How Many More Girls Need to Disappear?

Posted in Life and Culture,Life and Culture with Yvonne on May 4th, 2014 By Yvonne Mtengwa

I have to say, that I cannot remotely imagine being a mother who received word 2 weeks ago that her daughter was one of the girls kidnapped from a boarding school in Chibok, Nigeria. I have to say, that I cannot imagine being the politician who knows what avenues can be taken and efforts made to #bringourgirlshome, yet chose to turn a blind eye because quite simply, it’s not their daughter or better yet…”too many people will go under…myself included!” You see the thing that pains me about the whole situation with the kidnapped two hundred and something girls in Nigeria is not that the government is failing is yield any answers – (dare I say this is commonplace for most African governments – it’s so late for the girl child), but it’s the fact that not only was there minimal coverage on the issue until social media ran rogue, but this is seemingly the plight of girl children across the African continent, in one form or another, EVERY.SINGLE.DAY. How many voices are being silenced through human trafficking and being sold off as sex slaves? How many rich filthy old men at the helm of political authority are exploiting other people’s daughters in drug labs across South America? Yes you’ve seen the scenes in high octane movies – young women dressed in bras and panties packing little packets of this million dollar powder. What about the prostitution rings in Thailand, the mass rapes in the Congo, women and children in Dafur and Syria’s refugee camps?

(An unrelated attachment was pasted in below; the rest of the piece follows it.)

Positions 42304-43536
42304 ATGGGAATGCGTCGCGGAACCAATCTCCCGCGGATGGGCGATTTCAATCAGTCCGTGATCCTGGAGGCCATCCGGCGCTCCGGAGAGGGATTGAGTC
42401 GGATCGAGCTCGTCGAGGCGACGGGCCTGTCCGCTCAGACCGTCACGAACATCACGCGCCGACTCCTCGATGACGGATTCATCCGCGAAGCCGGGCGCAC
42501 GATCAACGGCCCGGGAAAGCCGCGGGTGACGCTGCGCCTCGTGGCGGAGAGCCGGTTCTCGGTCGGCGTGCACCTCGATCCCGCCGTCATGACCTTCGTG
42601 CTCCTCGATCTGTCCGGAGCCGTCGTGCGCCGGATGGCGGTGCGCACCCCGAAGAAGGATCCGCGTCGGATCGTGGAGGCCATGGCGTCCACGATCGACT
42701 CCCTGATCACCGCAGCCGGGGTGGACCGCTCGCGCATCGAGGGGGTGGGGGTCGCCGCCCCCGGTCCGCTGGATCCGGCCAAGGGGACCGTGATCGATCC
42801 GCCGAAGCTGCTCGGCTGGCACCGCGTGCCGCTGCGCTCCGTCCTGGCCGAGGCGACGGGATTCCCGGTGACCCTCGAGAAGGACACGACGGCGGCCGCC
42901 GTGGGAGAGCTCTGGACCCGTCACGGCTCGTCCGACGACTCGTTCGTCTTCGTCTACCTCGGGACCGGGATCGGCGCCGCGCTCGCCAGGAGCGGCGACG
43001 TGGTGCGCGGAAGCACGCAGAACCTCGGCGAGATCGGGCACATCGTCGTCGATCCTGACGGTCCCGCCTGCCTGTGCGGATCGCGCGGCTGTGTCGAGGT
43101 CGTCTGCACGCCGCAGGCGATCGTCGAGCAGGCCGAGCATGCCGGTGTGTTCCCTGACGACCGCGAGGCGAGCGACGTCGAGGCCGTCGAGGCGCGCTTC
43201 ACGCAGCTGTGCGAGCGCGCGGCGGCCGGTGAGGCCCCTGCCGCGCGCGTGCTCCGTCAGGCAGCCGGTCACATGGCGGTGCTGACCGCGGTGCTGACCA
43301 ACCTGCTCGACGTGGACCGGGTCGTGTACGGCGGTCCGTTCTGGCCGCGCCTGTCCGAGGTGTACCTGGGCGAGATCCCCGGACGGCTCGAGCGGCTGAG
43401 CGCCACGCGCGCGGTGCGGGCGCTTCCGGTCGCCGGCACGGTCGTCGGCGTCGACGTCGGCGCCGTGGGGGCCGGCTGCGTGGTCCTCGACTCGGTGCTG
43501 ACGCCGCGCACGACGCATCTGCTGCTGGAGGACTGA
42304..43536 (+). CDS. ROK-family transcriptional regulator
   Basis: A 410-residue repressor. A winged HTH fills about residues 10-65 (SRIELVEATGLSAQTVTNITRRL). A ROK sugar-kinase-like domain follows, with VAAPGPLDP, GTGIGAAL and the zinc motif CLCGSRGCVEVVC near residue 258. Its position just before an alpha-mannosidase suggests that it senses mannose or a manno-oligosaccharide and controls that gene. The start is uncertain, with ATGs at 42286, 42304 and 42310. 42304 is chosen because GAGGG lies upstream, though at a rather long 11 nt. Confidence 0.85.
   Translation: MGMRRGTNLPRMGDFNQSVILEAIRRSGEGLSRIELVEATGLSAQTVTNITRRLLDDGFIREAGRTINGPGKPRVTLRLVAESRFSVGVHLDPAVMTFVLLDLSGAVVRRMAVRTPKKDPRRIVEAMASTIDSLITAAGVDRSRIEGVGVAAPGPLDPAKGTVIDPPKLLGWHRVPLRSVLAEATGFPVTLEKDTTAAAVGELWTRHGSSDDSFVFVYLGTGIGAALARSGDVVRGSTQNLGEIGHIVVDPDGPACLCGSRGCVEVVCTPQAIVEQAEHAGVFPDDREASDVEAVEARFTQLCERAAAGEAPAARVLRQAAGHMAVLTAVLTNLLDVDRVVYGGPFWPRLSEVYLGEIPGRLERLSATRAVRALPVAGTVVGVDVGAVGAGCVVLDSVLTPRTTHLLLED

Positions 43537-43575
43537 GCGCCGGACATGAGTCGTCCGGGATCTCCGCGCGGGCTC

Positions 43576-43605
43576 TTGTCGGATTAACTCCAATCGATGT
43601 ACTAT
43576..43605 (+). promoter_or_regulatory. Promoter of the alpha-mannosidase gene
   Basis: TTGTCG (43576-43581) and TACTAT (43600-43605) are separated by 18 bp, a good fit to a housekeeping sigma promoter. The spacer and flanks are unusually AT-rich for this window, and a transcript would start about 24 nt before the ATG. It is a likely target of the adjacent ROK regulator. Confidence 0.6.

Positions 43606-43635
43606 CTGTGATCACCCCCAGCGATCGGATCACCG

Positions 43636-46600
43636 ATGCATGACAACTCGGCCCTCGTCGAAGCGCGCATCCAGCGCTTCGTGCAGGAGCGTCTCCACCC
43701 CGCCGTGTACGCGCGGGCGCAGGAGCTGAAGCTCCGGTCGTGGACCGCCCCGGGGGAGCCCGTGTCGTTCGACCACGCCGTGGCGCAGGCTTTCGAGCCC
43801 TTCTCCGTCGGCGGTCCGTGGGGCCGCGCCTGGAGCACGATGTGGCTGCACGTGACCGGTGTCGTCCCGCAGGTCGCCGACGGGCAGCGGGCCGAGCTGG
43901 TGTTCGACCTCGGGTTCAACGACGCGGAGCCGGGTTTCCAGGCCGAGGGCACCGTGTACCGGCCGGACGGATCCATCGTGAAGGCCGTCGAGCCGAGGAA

I remember growing up and being able to watch a full hour of news that didn’t come with gut wrenching headlines. Yes you would have the story on government subsidies, a stateman’s diplomatic visit to some nation for whatever reason – but never was it plagued with news of sinking ferries, church bombings and kidnapped children! What on earth is going on? And it always happens that as the story unfolds, some person did not carry out their due diligence. Simply put, for a second, they didn’t care and that lack of care resulted in the loss of many a life. I’m trying to understand this whole terrorism thing, as the Chibok Girls’ disappearance has been linked to Boko Haram, and in my mind I can’t help but ask the question of whether or not the Nigerian government is in actual fact doing enough to curb this newly emerging war on terrorism. How is it that a country whose economy has toppled that of South Africa to become the best economy on the continent through GDP evaluation – is “failing” to tackle a couple of rogue militants bent on killing for reasons best known to them. I am not Nigerian, but I can understand the frustration of a people who feel that they have been failed many a time before by the very people who are supposed to serve them – the government. I feel the pain of Nigerians who need to understand what is going on in their nation for the simple reason that…I am Zimbabwean. I look forward to a time where protests on our continent will not lead to images of people being thwarted into silence by the police and armed forces, but to parliamentary discussion on what can be done to employ radical change. I look forward to a time where tomorrow’s generation doesn’t feel that safety is found only outside its continent’s boarders. I guess this a good time to cue MLK’s “I have a Dream Speech”#sigh.

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